By Fr Dumisani Vilakati
First Reading : Isaiah 40:1-5, 9-11
Psalm : Psalm 85
Second Reading : 2 Peter 3:8-14
Gospel : Mark 1:1-8
This Sunday the readings invite us to embark on a spiritual preparation for the birth of our Lord and Saviour Jesus Christ.
The first reading, from the prophet Isaiah, announces the liberation of the people of God from slavery in Babylon. As such, they now have to prepare themselves for the long journey home, from Babylon (present day Iraq) to the Promised Land, in Judaea. Thus, the way home has to be levelled and the glory of the Lord shall be revealed. In this second Sunday of Advent, we have to ask ourselves as to whether we have started on a real preparation for Christmas. This we can do by getting rid of all material hindrances so as to be able to see the glory of God.
The psalm expresses a sure hope for a people who are seemingly without peace. The psalmist sings of the Lord who proclaims peace to his people. Further to this, is a romantic feel of what is about to happen, with kindness and truth coming together as well as justice and peace engaging in an intimate embrace accompanied by kissing. Of course, this will have been preceded by glory dwelling in the land. This is the glory of God, his salvation for the people who hold him in awe. All that we ask of God is that we be enabled to see his mercy and that he may grant us his salvation.
The second reading, from 2 Peter, gives more emphasis on the coming of the Lord and the need to prepare for it. The delay of the Lords coming, as the letter indicates, is simply to give us a chance to mend our ways. Advent is indeed a season to mend our ways. God is patient with us even though we dare not take his patience for granted. What is required of us is righteousness as we wait to be ushered into a new heaven and a new earth, i.e. an encounter with the infant born king.
The gospel completes the matter of preparation as it recalls matters already mentioned in the first reading. Obviously, this time we are not speaking of the return of a people from the slavery in Babylon but the imminent arrival of Jesus and the manifestation of his glory. I like the fact that the meaning of the name John, from the Hebrew Yohanan, is “The Lord is gracious”. As such, the ministry of John reminds us of the graciousness of the Lord which is about to be revealed as he prepares the people for the arrival of Jesus. Moreover, John is presented here as an angel1, thus underlining the fact that he has been sent by God as well as standing in the same league as great personalities like the angel Gabriel.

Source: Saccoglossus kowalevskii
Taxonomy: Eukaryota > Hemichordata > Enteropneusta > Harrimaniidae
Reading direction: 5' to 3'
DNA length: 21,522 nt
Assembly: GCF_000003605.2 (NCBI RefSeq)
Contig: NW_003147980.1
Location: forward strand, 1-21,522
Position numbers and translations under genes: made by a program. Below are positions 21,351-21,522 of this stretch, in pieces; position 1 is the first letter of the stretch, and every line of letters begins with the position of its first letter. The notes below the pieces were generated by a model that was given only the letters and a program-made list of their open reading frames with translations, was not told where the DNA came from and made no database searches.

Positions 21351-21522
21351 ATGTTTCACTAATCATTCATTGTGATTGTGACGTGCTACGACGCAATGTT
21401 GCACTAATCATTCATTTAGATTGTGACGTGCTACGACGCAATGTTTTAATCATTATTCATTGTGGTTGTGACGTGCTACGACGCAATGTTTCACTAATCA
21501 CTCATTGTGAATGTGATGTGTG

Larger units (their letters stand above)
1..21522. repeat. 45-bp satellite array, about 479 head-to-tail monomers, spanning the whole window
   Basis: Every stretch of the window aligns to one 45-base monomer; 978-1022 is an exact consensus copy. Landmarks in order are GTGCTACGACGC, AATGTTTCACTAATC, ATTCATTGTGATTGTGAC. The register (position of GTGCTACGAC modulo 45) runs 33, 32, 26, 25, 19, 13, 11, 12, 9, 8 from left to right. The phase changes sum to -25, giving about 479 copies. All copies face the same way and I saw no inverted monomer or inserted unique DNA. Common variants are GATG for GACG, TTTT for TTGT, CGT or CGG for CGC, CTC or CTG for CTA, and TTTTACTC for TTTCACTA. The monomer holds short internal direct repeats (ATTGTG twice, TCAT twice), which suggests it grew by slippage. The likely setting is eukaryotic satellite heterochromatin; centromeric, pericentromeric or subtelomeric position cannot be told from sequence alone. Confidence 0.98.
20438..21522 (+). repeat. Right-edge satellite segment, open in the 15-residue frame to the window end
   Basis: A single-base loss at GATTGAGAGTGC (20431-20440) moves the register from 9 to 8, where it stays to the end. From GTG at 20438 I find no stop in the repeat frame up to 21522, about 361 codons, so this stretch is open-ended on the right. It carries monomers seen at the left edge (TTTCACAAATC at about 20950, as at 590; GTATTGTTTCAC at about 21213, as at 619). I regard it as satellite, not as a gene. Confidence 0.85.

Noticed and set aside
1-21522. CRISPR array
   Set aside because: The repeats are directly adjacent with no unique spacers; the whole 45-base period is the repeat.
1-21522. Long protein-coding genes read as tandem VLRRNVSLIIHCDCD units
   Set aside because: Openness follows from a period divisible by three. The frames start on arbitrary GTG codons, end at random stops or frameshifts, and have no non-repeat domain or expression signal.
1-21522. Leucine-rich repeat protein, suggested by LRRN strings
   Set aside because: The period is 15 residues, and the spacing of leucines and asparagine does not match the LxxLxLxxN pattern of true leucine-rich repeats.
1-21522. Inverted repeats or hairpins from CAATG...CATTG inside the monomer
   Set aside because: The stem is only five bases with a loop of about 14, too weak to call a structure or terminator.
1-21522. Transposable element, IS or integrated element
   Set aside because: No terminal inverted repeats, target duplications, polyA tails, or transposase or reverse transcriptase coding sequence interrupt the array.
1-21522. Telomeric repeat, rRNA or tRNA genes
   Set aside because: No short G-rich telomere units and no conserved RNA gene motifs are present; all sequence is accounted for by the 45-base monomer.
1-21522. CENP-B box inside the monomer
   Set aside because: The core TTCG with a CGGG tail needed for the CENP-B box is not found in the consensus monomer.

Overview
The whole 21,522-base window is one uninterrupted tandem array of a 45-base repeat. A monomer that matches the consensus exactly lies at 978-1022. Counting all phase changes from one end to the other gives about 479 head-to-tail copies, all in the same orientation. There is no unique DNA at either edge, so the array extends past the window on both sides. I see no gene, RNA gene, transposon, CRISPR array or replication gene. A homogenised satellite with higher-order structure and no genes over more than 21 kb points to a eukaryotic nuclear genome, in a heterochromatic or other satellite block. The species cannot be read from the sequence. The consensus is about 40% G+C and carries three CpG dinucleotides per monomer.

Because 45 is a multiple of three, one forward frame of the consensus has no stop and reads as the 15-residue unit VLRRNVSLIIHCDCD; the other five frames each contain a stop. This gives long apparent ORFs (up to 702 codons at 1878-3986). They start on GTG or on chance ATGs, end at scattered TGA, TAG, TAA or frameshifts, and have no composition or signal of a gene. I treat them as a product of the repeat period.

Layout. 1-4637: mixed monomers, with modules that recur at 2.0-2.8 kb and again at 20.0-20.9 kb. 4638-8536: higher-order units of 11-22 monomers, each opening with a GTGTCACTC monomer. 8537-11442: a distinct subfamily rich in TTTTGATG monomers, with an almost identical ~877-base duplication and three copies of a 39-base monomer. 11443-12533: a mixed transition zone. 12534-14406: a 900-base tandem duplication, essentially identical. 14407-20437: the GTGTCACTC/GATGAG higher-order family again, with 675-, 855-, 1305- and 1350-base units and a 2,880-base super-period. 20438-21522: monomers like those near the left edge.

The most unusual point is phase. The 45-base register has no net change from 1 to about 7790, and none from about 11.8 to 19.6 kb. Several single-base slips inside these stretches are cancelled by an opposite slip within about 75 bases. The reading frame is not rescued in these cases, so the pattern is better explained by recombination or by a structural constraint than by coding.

Among the ways mentioned by John for a proper preparation for the arrival of Jesus is the necessity of confessing one’s sins. This certainly emphasises the need for a proper and thorough spiritual preparation for Christmas. The very experience of having one’s sins forgiven is a manifestation of the graciousness of the Lord on the penitent. No person can ever claim to have merited forgiveness. It is always God’s gratuitous gift upon his people. As such, once a penitent has been forgiven, there in his person dwells the glory of God. As St. Irenaeus said in the second century, “the glory of God is a human being fully alive”.
Another consideration from the gospel today is the response of the people from Jerusalem and indeed the whole of the Region of Judaea. We note that whereas Jerusalem would have been the centre of worship and indeed the political and economic hub, nevertheless it would seem that the people had become disillusioned with the city. It no longer offered comfort and healing. The experience of the wilderness, far away from Jerusalem, enables them to shed their old selves and embark on a proper spiritual journey.
John’s example is helpful in this regard. As he proclaims and prepares for the coming of the Lord, he is not dressed ostentatiously nor is he investing on the best food. Whilst this is a great example coming from one whom we have called the angel of God, nevertheless we notice that the focus is not on John nor is it on the Temple institution in Jerusalem. The focus is on Jesus as John says, “after me comes he who is mightier than I, the thong of whose sandals I am not worthy to stoop down and untie. I have baptised you with water; but he will baptise you with the Holy Spirit”. One of the greatest temptations of every age, especially for preachers, priests and other ministers is to point to themselves so that they may win praise from the congregation. The correct posture is to point to Jesus in the manner of John the Baptist.
The Collect (opening prayer at the mass), being directed to the Almighty and merciful God, implores that no earthly undertaking should hinder those who set out in haste to meet the Son of God. As Christians, we know that as Christmas approaches, there will indeed be many of these earthly undertakings which can impede our encounter with Christ. In Swaziland, Christmas tends to be associated with the heavy drinking of alcohol, intake of harmful drugs, overeating and indeed buying expensive clothes. How can we fail at this moment also to mention the associated violence, accidents and the many deaths and crime that come about because of an excessive intake of alcohol and drugs? This is a pagan way of preparing for Christmas. “May the Lord teach us to judge wisely the things of earth and hold firm to the things of heaven” (Prayer after communion of the Second Sunday of Advent).
1 The translation of the missal says messenger, but the literal translation should be angel.